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Familiarity and Contempt

When I need to travel by plane, I often catch a shuttle to the airport. This is one of those little buses that will pick me up at my door and drop me at the terminal. The service is a little bit expensive (and getting more so), at least compared to having Aileen drive me, but the cost is well worth it when compared to waking the family at 5 AM and bundling them into the car. That just does not work out well.

A couple of months ago, when heading from the airport to home, I noticed a little magazine in the seat pocket ahead of me and, with nothing else to do, dug it out and gave it a read. It was a tourist guide to Southern Ontario, focusing on Toronto and the cities and towns surrounding it. Naturally, I flipped about halfway through to the “O” section to see what the editors would say about my home town of Oakville. They had a lot to say, as it happens. They mentioned the beauty of the old neighborhoods along the shores of Lake Ontario where many of the homes have stood for 100 years or more and where you need not even apply unless you’ve got at least seven digits to put toward your home. They mentioned the main street with all its quaint shops, boutiques and cafes and suggested that a person could easily spend a day there browsing, shopping, eating, snapping photographs. They wrote of the beautiful harbor, of some of the provincial parks and of the little museum dedicating to preserving the history of the area. They declared Oakville an exceptionally beautiful town and a must-visit for anyone who happens to be in the area.

As I finished up the Oakville section, I couldn’t help but think, “Wow. Oakville sounds like a really great place!” The editors’ description of my town opened my eyes, or re-opened my eyes, to some of the beauty I have lost in its familiarity. I see so many of these things so often that they have lost their interest, lost what sets them apart. It brought to mind the old cliche, “Familiarity breeds contempt.” When I see those grand old homes, I see inflated real estate prices and snobby kids who attend tens-of-thousands-of-dollars-a-year private schools that pretty much set them up for life in the local old boy network (and where their high schools are called “colleges” just to set them apart). When I see Lakeshore Road, the main street, I think of overpaid merchandise and far too little parking. I have rarely ventured into the local parks and have never set foot inside the museum. I suppose I’ve pretty much taken my town for granted. In all its familiarity it has eventually generated contempt. It’s just Oakville, right?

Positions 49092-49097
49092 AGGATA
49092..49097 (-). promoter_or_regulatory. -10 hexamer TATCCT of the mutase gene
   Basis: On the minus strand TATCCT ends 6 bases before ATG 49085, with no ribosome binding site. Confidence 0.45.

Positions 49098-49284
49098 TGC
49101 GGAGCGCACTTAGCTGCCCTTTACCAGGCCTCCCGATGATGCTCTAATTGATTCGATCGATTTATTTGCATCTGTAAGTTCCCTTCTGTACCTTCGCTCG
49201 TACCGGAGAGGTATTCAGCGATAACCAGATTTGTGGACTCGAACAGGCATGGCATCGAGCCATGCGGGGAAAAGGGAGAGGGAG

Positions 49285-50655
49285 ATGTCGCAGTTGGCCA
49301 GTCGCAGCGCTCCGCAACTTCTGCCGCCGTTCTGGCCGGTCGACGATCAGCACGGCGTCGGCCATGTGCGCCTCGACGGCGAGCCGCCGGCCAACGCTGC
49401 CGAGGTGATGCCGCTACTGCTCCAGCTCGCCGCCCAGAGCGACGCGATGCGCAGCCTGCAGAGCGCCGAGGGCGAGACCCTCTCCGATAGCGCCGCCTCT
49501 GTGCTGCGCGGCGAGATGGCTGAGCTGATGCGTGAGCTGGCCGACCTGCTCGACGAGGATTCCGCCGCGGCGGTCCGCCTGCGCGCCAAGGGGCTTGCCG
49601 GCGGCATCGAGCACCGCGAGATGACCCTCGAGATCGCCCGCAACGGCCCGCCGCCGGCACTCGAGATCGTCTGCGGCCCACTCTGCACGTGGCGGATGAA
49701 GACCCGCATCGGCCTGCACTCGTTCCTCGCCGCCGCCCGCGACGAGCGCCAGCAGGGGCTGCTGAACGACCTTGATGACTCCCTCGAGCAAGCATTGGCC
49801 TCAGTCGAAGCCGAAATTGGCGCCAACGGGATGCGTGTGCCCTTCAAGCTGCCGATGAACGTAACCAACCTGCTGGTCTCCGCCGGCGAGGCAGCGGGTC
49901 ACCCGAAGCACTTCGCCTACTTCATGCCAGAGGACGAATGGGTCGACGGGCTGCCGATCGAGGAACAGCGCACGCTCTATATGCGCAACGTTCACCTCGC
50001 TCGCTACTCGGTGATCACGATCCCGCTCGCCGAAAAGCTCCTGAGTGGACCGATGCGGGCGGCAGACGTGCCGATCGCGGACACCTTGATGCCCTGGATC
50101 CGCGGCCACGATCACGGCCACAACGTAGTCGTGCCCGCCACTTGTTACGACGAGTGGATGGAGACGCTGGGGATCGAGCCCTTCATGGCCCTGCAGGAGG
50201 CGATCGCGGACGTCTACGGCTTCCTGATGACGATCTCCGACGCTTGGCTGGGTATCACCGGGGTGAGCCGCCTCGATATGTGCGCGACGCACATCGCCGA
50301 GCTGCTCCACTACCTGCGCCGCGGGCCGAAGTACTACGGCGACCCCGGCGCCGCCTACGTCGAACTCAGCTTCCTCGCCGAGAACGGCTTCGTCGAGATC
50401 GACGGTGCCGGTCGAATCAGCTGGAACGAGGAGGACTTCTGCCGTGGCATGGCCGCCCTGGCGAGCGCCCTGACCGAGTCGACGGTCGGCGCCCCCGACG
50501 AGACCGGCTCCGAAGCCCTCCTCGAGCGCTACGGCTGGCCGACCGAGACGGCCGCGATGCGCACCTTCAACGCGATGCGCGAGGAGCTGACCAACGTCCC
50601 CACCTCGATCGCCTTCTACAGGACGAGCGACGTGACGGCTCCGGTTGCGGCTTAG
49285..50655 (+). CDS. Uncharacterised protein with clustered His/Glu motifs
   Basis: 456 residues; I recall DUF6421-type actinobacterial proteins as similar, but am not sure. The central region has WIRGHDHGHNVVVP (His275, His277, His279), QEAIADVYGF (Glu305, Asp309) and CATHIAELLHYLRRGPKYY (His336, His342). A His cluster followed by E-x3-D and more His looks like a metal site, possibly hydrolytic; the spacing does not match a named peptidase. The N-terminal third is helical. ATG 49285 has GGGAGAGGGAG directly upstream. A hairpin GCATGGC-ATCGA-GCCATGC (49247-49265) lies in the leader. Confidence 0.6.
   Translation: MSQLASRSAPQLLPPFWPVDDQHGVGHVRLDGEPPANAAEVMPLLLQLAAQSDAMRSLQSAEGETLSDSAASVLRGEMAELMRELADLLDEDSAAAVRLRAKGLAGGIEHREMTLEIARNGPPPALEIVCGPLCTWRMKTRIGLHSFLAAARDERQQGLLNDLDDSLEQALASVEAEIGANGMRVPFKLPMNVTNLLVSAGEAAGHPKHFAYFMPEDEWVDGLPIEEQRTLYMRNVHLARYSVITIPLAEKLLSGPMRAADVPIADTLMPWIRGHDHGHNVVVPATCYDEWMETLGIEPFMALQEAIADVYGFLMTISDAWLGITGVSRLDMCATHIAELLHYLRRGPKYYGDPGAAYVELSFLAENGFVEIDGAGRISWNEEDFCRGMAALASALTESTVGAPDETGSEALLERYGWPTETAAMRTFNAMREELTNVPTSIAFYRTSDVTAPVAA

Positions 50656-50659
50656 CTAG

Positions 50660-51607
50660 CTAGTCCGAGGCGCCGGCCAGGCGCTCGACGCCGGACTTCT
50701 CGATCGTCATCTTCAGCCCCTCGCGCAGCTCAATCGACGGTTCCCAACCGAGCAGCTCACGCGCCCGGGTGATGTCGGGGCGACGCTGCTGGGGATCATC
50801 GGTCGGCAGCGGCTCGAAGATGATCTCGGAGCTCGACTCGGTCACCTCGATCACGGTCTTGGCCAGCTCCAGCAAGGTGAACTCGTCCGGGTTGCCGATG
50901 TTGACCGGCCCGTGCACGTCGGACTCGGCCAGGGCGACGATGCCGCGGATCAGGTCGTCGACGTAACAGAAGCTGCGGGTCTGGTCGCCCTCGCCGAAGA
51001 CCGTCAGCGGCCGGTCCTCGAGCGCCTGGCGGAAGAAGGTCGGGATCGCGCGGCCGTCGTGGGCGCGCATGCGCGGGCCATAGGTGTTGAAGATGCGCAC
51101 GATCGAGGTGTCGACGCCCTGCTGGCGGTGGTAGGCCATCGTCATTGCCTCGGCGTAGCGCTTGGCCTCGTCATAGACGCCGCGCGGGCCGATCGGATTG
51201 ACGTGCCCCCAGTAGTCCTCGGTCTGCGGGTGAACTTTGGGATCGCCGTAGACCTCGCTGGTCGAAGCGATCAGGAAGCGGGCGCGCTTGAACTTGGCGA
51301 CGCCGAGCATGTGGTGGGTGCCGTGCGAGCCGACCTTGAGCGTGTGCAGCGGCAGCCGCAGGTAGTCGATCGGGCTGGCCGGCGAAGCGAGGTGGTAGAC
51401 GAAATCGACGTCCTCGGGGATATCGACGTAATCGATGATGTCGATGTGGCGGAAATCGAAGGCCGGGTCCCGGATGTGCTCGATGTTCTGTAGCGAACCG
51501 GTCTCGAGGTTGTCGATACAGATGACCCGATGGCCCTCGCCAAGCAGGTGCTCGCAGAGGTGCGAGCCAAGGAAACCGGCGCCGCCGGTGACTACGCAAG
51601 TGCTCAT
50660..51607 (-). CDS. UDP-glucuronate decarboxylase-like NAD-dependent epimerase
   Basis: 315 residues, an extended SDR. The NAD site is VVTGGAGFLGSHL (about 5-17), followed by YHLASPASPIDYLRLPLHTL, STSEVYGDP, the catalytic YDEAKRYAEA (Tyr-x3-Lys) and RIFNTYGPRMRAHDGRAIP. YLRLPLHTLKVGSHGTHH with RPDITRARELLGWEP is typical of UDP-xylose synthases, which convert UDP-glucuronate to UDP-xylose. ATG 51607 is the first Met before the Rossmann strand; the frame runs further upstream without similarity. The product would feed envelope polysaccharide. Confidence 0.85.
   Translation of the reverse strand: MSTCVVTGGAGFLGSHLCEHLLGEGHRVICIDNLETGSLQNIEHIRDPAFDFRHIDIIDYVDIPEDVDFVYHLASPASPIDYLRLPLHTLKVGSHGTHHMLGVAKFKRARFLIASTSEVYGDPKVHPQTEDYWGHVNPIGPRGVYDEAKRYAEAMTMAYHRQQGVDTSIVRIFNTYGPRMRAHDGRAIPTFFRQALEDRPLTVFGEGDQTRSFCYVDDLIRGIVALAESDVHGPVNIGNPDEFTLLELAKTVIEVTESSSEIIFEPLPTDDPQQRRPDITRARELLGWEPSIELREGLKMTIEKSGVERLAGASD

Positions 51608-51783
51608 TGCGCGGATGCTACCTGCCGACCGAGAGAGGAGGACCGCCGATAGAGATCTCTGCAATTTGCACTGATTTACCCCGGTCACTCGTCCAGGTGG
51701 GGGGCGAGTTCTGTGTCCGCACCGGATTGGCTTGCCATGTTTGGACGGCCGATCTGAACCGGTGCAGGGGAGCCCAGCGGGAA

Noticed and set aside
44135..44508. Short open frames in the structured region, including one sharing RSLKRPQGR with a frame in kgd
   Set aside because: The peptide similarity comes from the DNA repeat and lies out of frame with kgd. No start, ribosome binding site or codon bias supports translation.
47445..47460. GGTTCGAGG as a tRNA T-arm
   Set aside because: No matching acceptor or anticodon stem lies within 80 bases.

I would like to say that since that day I’ve taken a renewed interest in my town and have begun to see it for what it is. Maybe in some ways I have. The last time I went down to the old part of town I did pause to take in some of those grand old homes and to appreciate their beauty. And there is beauty in those homes—more so, I think, than the new builds that fill so much of the rest of the town. We recently went down to the edge of Lake Ontario, right near the museum, to shoot some family photographs and couldn’t help but note the beauty of the parks and the unique character of the old part of the town. It is picturesque, without a doubt.

But even more than helping me appreciate the town I live in, simply reading this simple little magazine began to open my eyes to some of the other things in life I take for granted, some of the other things I’ve allowed to become too familiar. Some of God’s greatest gifts to me are the ones that are closest to me and it is discouraging that these are the very ones with which I am most likely to grow too familiar—so familiar that they begin to seem so drab, so…normal. The remarkable can so soon become unremarkable just by its closeness. The greatest gift can fade just because it is so accessible. Discontentment seems native to the human heart, at least in this sinful world. And I think we all are prone to allow the greatest, closest gifts to fade simply by virtue of their familiarity.